Tis Me, Glow.
So here’s the thing. Growing up I didn’t have someone to bitch to about my disability. I mean I did, it was just pointless because turns out, my mom, my assistant, and my therapist did not have Spinal Muscular Atrophy Type Two, so the whole gist of the complaint would be lost as they tried to interpret my words. I was taught that the quiet person in the back was always the most mysterious, and so I tend to keep to myself. That ends now. I have a lot of shit to say and no, you will not agree with me 75% of the time. If that turns out to be the case, you can just close your computer; unless you physically can’t in which case you can ask your assistant to close the computer for you. Regardless, this blog is not for you. It’s for the sixteen-year-old girl who is going through some teenage shit, and some disability shit. Thus, leaving her ambivalent to the idea that maybe one day both shits might be able to actually mix into one harmonious, shit. The answer to that… I’m still trying to figure out, but I’m leaning towards yes.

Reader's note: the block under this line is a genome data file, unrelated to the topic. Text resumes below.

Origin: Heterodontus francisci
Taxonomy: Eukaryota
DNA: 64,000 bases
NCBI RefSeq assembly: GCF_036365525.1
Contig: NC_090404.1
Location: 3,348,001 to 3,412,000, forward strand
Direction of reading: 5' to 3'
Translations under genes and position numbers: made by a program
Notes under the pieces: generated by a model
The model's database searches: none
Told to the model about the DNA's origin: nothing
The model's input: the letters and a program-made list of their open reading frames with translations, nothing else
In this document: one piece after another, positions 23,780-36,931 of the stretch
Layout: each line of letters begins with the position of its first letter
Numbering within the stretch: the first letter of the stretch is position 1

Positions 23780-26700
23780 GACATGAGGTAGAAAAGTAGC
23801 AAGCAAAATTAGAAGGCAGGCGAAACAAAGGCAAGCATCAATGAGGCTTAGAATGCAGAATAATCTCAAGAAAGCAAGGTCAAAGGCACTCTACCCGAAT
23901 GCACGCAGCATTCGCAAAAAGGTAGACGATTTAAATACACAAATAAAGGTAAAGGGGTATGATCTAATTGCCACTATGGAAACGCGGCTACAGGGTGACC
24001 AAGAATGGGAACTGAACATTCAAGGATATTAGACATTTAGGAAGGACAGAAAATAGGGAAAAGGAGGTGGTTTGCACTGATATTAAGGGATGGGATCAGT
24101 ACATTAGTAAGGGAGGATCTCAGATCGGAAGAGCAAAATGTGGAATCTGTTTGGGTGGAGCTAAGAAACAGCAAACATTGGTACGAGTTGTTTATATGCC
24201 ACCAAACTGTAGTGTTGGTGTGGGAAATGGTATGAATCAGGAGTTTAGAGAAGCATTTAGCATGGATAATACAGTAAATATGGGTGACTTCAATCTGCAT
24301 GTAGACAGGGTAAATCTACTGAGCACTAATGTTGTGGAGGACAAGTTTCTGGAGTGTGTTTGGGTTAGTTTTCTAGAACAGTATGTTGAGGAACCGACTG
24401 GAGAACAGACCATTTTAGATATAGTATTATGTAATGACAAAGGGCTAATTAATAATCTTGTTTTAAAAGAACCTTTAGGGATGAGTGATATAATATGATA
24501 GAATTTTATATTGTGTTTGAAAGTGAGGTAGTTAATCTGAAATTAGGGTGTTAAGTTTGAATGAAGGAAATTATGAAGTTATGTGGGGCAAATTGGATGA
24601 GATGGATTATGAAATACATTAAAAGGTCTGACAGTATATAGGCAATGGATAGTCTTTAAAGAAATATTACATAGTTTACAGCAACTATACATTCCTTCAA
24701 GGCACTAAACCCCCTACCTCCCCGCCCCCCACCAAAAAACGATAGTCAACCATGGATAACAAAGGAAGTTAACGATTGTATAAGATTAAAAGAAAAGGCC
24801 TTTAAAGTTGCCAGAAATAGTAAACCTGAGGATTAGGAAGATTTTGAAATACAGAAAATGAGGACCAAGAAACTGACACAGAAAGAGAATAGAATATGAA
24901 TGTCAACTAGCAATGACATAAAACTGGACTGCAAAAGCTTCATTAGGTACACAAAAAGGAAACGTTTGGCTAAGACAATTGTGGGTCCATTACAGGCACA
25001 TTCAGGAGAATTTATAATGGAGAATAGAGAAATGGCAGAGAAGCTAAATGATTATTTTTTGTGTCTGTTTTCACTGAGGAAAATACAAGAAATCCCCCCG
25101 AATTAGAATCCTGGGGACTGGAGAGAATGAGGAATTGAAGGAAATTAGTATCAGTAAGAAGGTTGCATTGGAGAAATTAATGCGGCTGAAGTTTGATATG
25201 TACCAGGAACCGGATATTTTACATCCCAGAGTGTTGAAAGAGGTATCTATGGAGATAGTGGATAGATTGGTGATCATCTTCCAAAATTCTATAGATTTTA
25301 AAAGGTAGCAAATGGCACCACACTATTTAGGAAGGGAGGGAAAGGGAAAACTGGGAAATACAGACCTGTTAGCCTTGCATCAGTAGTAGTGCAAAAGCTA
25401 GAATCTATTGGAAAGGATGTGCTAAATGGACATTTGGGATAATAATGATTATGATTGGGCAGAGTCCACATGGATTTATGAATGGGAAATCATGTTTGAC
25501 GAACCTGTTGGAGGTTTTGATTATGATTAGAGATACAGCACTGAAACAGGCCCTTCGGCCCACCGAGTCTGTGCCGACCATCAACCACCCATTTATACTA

There is nothing more frustrating than feeling like I constantly have to shift modes. Personally, that means I hover back and forth from “I’m a normal woman with a shoe fetish” mode, and “Oh crap, I’m disabled and the elevator at my apartment complex is broken” mode. I think this would be a good time to point out to those who are reading and speculating over the legitimacy of my personas by comparing them to their basic asses that they should go to someplace called El Carajo (feel free to look it up. I hear it’s lovely in the spring). What I’m trying to say is don’t compare yourself to me because I am here to tell my story through my eyes, and maybe, just maybe, paint a clearer picture of what a disabled woman sounds like, because God knows you haven’t taken the time to actually talk to one.